http://www.desmoinesregister.com/apps/pbcs.dll/article?AID=/20080426/BUSI NESS01/804260339/-1/LIFE04
Farm bill prunes credits for ethanol
By PHILIP BRASHER REGISTER WASHINGTON BUREAU April 26, 2008
Washington, D.C. Congressional negotiators reached agreement Friday on a new farm bill that would nick crop subsidies and reduce the tax credit that underpins the ethanol industry.
Some details were still to be worked out over the weekend, including a tightening of income-eligibility limits for farm subsidies.
However, the deal broke an impasse that had delayed final work on the bill for months.
The House and Senate passed competing versions of the bill last fall. Advertisement
However, President Bush threatened to veto any bill that used what he considered tax increases to pay for higher spending. The House and Senate were also at odds with each over funding.
"Everybody took some cuts," said Sen. Tom Harkin, the Iowa Democrat who is chairman of the Senate Agriculture Committee.
White House spokesman Scott Stanzel declined to comment on the agreement, saying administration officials had not seen the entire package.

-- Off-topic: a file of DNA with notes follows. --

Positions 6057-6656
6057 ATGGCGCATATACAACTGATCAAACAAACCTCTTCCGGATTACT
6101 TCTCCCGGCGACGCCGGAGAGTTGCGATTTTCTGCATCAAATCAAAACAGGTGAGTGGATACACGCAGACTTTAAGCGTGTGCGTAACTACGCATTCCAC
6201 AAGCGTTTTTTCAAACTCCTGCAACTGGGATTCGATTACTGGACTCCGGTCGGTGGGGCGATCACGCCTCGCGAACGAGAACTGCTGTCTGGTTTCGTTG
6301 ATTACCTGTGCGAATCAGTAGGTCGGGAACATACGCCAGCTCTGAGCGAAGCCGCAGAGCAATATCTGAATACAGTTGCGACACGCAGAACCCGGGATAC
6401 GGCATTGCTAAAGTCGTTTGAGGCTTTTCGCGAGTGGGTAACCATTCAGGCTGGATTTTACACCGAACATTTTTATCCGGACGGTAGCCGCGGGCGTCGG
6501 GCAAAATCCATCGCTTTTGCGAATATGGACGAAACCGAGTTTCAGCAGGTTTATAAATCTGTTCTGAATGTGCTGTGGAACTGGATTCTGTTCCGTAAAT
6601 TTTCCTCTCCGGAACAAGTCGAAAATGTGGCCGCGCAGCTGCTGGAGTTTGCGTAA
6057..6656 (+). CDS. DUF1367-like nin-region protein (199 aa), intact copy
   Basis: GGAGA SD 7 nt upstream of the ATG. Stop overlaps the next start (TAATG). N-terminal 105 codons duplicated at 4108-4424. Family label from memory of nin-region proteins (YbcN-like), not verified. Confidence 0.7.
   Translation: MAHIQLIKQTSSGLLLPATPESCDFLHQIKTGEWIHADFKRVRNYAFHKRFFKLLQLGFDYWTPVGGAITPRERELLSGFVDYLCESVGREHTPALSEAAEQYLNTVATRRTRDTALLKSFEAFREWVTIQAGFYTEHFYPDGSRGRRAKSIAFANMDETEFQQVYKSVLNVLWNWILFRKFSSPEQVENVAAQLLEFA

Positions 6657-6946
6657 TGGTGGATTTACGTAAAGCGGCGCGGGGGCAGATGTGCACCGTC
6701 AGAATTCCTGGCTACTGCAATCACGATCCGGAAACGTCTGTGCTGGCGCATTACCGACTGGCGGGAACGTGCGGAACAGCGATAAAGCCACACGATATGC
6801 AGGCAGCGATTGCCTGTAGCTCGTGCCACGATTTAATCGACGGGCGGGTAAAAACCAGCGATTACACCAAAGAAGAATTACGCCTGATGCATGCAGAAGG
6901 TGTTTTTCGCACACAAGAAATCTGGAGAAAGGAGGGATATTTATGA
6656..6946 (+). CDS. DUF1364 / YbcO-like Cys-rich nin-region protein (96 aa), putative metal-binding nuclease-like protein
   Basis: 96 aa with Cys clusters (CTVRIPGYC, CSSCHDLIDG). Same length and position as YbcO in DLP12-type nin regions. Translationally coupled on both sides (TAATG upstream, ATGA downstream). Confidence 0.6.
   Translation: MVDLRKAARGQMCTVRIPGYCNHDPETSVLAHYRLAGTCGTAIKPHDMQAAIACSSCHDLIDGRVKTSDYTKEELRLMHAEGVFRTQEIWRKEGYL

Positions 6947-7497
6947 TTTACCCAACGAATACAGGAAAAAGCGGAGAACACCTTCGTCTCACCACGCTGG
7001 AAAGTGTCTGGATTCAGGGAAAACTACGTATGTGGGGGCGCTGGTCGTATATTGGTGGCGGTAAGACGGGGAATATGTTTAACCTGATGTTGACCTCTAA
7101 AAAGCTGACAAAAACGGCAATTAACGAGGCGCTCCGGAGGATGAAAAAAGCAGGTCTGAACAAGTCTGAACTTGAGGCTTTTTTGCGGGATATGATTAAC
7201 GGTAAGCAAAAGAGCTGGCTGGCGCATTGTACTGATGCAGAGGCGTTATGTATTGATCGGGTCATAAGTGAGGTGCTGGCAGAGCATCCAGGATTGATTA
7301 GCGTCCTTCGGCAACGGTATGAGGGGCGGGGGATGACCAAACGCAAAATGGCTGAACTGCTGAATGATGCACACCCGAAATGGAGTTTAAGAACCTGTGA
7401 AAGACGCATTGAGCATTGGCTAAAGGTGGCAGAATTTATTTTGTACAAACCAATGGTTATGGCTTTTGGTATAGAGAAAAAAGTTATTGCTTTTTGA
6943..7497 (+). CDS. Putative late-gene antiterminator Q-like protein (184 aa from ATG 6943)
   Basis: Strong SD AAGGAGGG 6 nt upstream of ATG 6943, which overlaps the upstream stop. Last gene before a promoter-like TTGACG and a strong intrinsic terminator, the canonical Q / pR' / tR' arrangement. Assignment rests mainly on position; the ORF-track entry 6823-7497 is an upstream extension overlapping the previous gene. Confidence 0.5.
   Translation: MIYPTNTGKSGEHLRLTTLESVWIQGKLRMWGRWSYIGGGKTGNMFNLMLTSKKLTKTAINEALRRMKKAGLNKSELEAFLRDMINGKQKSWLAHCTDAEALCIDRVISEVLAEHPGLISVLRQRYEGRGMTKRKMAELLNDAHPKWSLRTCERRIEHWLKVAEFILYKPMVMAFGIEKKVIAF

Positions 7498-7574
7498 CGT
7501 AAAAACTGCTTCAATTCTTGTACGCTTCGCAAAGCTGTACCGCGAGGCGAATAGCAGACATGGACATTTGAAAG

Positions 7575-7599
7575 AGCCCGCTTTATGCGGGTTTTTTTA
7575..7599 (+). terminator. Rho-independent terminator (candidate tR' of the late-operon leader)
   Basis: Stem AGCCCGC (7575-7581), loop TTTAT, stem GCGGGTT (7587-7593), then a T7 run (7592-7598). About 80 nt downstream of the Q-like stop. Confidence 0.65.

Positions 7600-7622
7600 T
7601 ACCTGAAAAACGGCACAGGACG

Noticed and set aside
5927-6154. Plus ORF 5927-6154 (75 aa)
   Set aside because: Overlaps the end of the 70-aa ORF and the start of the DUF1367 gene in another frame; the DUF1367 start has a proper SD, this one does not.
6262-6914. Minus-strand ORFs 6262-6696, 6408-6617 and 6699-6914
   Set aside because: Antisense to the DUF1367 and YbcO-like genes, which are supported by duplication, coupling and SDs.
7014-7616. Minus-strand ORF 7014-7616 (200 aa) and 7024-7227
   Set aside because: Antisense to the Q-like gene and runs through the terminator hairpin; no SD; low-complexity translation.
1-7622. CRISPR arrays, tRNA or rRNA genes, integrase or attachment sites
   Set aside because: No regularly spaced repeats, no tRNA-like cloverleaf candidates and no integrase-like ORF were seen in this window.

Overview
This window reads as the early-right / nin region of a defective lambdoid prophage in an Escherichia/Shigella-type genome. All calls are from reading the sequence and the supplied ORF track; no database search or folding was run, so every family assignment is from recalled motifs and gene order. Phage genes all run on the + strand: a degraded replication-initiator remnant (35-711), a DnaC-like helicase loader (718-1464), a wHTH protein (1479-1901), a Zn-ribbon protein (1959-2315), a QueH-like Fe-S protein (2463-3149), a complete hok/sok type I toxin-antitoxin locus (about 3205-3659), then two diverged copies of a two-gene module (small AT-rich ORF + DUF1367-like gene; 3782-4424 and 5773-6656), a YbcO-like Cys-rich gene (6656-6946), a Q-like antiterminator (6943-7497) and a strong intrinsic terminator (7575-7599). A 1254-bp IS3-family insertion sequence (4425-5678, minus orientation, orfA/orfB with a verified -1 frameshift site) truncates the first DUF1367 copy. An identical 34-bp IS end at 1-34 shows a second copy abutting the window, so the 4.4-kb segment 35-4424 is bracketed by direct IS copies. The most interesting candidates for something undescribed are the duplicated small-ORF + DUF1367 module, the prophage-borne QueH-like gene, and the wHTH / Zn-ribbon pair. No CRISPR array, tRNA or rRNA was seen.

The final bill could be put to the vote of a House-Senate conference committee as early as Monday.
Grain and cotton growers successfully fought off a significant cut in the $5 billion in fixed annual payments that they receive. Under the deal, those payments would be reduced by $400 million over a 10-year period.
Iowa farmers and landowners receive about $500 million annually in fixed payments.
The federal tax credit that subsidizes the ethanol industry would be trimmed from 51 cents to 45 cents a gallon to help offset the cost of a package of tax incentives for horse racing, timber and other industries.
A new subsidy, worth as much as $1.01 a gallon, would be created for ethanol made from sources other than corn, including crop residue and wood waste.
Reducing the subsidy for conventional grain-based ethanol would lower the price of corn by less than 3 cents a bushel, said Iowa State University economist Bruce Babcock. Corn prices in Iowa were more than $5.30 a bushel Friday.
Lawmakers agreed to extend a tariff on imported ethanol through 2010. It is scheduled to expire at the end of this year.
Harkin preserved $1.1 billion in funding for the Conservation Security Program, which would expand the program from 16 million to 80 million acres.
The program provides payments to farmers for practices that reduce erosion.
Congressional aides were also still working on final details of an optional new subsidy program that would protect farmers against drops in yields as well as market prices. The program has been a top priority for corn growers in Iowa, who say that rising production costs have raised the financial stakes for a crop failure.